Dickerson rods with slide band seats are very rare. He built a small number of shorter lightweight rods, however, the vast majority of them have the standard down locking reel seat. Most of the slide band reel seats were made with an aluminum band and non-pocketed round aluminum butt cap, however, one example found has a slightly wider slide band made of nickel silver. Spacers were mortised cork or wood, generally a wood other than the walnut typically used for his standard spacer.
While almost all rod makers use nickel silver pinning wire to help secure metal components, Dickerson used brass pinning wire to secure his reel seats and ferrules for a large portion of his career, especially post-1940. The yellow/bronze presence of brass pins on the reel seat barrel, butt cap, and ferrules are a good indication that those components have remained undisturbed. This can be one of several helpful indicators in determining originality of a Dickerson rod.
Right: various Dickerson reel seats, top to bottom:
left: Dickerson's 8 threads per inch reel seat with Walnut spacer, early 1930s-1940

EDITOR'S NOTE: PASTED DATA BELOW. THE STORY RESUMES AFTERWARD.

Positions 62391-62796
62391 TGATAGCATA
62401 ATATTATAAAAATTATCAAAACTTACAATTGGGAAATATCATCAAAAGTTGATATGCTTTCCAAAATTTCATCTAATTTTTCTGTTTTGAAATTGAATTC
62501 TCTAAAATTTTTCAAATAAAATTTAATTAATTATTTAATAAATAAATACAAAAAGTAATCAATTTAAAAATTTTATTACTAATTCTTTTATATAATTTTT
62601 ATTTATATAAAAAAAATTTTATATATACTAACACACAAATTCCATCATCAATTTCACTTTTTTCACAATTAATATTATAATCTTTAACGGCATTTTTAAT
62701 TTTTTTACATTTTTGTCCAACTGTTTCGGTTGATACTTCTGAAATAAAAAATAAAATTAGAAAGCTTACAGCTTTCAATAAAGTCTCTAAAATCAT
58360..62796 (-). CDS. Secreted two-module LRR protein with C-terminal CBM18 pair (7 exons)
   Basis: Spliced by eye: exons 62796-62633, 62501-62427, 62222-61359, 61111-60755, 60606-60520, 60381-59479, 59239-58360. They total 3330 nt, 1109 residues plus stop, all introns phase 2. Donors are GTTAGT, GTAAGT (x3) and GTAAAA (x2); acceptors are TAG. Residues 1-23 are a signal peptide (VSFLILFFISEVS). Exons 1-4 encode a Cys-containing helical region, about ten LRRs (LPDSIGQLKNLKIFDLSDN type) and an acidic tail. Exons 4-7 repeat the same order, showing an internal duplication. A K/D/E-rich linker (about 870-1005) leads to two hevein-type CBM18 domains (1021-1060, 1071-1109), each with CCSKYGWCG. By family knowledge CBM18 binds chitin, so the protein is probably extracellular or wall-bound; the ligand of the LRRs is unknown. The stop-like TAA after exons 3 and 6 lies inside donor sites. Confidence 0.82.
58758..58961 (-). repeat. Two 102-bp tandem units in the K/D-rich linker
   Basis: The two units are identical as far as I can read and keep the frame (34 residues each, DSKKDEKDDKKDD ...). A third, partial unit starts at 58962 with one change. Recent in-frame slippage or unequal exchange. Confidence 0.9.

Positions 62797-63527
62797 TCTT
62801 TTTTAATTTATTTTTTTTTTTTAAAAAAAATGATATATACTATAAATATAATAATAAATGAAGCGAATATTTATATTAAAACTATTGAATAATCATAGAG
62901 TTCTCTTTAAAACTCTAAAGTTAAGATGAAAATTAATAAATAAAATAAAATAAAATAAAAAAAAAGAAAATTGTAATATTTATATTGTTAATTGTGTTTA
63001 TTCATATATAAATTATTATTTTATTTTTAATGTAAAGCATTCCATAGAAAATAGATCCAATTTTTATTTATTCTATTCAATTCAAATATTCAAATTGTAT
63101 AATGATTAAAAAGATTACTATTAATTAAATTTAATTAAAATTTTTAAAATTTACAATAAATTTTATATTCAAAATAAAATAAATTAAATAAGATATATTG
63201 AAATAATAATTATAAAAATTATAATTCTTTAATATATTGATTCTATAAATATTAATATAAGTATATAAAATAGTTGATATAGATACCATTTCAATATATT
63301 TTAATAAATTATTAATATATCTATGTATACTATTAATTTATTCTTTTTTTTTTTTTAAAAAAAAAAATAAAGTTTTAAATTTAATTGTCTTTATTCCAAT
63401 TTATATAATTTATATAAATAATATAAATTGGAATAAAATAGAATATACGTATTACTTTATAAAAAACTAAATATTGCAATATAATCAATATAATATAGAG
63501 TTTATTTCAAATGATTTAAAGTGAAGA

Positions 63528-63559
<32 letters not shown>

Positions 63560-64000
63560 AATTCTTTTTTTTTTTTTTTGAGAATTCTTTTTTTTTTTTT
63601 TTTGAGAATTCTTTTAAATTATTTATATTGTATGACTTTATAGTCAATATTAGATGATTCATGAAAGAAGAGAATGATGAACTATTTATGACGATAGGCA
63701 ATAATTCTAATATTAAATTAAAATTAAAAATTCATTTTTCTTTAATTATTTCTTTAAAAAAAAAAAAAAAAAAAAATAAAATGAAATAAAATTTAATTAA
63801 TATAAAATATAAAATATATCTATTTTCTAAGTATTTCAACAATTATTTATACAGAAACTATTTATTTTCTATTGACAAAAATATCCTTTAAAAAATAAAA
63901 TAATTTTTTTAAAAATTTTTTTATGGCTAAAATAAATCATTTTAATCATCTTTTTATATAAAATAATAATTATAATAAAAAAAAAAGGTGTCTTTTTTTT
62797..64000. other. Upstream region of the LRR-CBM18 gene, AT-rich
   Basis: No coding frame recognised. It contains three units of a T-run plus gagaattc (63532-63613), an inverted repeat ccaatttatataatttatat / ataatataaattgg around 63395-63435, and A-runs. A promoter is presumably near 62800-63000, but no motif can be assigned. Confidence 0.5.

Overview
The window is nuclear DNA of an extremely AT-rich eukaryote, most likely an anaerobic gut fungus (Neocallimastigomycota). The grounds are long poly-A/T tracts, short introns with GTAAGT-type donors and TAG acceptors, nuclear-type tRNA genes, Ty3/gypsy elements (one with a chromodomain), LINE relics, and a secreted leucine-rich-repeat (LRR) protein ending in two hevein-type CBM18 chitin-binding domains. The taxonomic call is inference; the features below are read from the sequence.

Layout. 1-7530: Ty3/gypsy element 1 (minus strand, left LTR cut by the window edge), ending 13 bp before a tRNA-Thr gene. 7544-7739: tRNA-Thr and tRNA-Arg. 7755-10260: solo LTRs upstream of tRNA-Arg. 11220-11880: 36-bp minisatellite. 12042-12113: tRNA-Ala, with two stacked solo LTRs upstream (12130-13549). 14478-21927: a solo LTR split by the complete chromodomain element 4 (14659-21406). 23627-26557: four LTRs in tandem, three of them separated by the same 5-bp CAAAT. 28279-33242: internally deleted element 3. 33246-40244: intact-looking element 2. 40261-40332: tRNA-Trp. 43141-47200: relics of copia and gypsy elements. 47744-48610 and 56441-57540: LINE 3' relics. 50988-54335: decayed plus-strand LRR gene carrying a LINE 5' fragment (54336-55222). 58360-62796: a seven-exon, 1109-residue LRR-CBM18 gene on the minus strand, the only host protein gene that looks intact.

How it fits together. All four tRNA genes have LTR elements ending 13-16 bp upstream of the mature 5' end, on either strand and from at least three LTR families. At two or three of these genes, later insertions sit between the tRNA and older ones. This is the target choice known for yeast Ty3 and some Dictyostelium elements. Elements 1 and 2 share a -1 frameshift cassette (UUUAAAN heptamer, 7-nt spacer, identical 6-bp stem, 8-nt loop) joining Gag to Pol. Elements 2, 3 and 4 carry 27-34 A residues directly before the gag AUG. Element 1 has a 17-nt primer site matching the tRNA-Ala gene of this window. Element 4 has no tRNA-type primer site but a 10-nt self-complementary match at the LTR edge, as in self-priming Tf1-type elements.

left: Dickerson's standard 16 threads per inch reel seat with Walnut spacer, 1940 -1972
right: Down locking seat with 8 threads per inch and wood spacer extending through the foot pocket sleeve, 1936-1937
left: Hardy locking seat with black resin spacer, mid 1930s
right: standard heavy trout/light salmon seat with raised rim opening for fighting butt
left: Up locking with removable end cap for fighting butt and exposed reel foot seat on spacer
right: down locking full nickel silver seat used on two handed salmon rods
left: lightweight seat with aluminum slide band, butt cap, and mortised wood spacer
right: close-up of lightweight seat's aluminum slide band knurling pattern
left: baitcaster aluminum locking seat
Most of the rods built during the ledger period (1931-60) have brown wraps. Orange* was a popular secondary choice and appears intermittently on rods from 1946-49. While brown was also used during this period, Dickerson was building over 100 rods per year at this time and a fairly high number were finished with orange wraps. Not many Dickerson rods were finished with other primary thread colors until after 1965. Though black tipping was standard on all rods from the early 1930s through the mid 1960s, Dickerson did occasionally omit the tipping in his later years. Dickerson did not use color preserver and put very little varnish over his wraps. The texture of the thread can easily be seen and felt through the varnish. This is one of several useful hallmarks to look for in determining originality.